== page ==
The growing new flagellum distal tip is located in a distinct groove enclosed by the cell body membrane
The distal tip of the growing new flagellum of the insect (procyclic) form of the parasite is connected to the old flagellum through a mobile transmembrane connection called the flagella connector (Fig. 1A, arrow in inset) (Briggs et al., 2004; Moreira-Leite et al., 2001). It has been recognized for some time that the new flagellum of the bloodstream form of the parasite does not connect to the old flagellum (Briggs et al., 2004). However, our analysis of SEM images of dividing trypanosomes (Fig. 1B, arrow in inset) revealed a similar tracking of the new flagellum alongside the old flagellum as it extended. The ultrastructure of the distal tip of the bloodstream form new flagellum was investigated by conventional TEM.
In T. brucei a specific orientation allows one to distinguish between the new and old flagellum of dividing cells in TEM cross sections such that when viewed from the posterior end of the cell the new flagellum is always on the left-hand side (Fig. 1C) (Sherwin and Gull, 1989). Cross sections through cells with old and new flagella illustrate a well-characterized cellular architecture in the region of flagellum attachment. Each flagellum has a FAZ filament (Fig. 1C, arrows) that is positioned in a gap in the planar array of cross-linked, regularly spaced subpellicular microtubules (Fig. 1C) and a MtQ is positioned to the left of the FAZ filament of each flagellum (Fig. 1C). Serial cross sections of dividing cells through the distal end of a new flagellum revealed that the tip was located in a discrete indentation of the cell body plasma membrane in the bloodstream form (Fig. 1D–H, arrowheads). The cell body indentation did not contain a FAZ filament connection or subpellicular microtubules; however, microtubules were identified on either side of the indentation (marked with asterisks, Fig. 1F). An electron-dense area was observed underlying the cell body membrane within the indentation. We have named this whole indentation complex the ‘groove’ (Fig. 1D–H, arrowheads). We observed variations in the depth of the groove, for example, in Fig. 1D the tip is embedded in the cell body and in Fig. 1H the tip is in a more shallow indentation. This variation is discussed in more detail later.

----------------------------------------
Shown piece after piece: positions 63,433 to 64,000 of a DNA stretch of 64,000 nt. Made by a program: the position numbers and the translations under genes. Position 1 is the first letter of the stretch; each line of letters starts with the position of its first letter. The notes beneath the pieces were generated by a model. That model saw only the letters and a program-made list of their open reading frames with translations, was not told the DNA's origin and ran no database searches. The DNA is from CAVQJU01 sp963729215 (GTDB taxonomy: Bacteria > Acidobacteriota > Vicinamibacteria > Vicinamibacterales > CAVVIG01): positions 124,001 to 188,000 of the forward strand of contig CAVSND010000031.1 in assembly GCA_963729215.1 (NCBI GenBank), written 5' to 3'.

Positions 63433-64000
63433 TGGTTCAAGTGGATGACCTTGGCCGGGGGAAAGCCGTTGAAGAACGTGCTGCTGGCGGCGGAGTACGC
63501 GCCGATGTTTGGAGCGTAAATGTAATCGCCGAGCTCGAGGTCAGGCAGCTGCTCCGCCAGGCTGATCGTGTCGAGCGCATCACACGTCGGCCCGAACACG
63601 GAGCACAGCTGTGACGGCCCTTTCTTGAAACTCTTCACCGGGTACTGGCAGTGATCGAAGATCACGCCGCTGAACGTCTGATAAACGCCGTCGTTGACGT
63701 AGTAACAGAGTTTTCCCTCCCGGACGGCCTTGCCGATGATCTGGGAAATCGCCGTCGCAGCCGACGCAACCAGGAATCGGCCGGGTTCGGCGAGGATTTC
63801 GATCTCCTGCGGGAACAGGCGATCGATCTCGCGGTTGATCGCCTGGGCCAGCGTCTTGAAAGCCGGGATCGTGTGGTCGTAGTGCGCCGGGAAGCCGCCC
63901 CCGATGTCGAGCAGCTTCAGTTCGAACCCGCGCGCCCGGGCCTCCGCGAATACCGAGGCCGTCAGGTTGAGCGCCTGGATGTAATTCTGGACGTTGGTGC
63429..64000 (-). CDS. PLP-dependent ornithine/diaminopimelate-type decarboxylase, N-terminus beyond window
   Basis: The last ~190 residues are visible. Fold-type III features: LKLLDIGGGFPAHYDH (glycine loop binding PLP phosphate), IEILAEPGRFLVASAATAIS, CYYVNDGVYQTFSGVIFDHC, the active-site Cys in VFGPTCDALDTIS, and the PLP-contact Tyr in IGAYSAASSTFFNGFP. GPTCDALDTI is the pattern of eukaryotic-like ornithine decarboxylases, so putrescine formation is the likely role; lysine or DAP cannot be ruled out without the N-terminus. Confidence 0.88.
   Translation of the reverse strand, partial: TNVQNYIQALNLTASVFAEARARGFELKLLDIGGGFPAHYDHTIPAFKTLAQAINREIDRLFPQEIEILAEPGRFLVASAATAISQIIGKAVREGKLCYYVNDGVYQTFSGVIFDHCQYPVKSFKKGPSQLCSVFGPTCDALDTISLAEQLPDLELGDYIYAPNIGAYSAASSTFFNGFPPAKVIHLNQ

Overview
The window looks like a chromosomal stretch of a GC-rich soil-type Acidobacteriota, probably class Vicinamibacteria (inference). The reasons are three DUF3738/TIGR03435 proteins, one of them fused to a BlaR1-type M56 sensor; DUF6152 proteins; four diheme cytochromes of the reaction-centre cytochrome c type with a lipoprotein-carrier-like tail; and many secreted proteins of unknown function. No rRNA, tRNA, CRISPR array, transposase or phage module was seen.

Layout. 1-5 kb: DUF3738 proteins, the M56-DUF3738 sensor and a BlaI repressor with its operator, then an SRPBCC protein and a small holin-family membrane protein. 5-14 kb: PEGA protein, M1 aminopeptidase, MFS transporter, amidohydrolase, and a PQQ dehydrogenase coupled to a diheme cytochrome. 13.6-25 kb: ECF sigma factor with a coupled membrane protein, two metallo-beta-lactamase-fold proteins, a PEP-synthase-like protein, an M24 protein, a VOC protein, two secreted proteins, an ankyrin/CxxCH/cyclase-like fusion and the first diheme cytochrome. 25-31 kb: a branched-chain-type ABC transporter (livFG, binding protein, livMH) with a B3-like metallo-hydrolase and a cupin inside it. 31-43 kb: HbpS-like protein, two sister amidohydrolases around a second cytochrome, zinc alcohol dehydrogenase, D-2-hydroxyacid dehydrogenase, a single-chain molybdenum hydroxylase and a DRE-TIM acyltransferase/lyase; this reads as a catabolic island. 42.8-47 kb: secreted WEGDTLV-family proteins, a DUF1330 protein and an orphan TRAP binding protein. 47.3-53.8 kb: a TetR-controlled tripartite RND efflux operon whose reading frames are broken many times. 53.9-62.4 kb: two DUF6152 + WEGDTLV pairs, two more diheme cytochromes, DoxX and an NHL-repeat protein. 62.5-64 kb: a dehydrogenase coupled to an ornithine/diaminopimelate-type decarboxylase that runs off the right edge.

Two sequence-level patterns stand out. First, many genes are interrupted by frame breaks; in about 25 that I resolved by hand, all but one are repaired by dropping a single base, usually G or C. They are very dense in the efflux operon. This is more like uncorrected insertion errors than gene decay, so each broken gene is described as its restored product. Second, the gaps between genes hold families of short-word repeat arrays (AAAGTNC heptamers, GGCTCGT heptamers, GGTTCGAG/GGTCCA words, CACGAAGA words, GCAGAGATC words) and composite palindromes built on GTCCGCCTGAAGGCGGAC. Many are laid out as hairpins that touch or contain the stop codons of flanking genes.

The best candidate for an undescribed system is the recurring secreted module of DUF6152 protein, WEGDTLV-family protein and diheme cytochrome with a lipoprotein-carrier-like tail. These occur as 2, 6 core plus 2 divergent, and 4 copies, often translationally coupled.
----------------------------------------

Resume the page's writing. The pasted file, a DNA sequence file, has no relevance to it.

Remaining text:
The groove defines a remodeling point in the microtubule corset
The distal tip of the bloodstream form new flagellum was investigated by cellular electron tomography. Surface rendering of segmented data from serial tomograms (containing three to five adjacent serial 200-nm sections, encompassing 0.6–1 µm) illustrated the major cytoskeletal features both posterior to and surrounding the area of the groove (Fig. 2).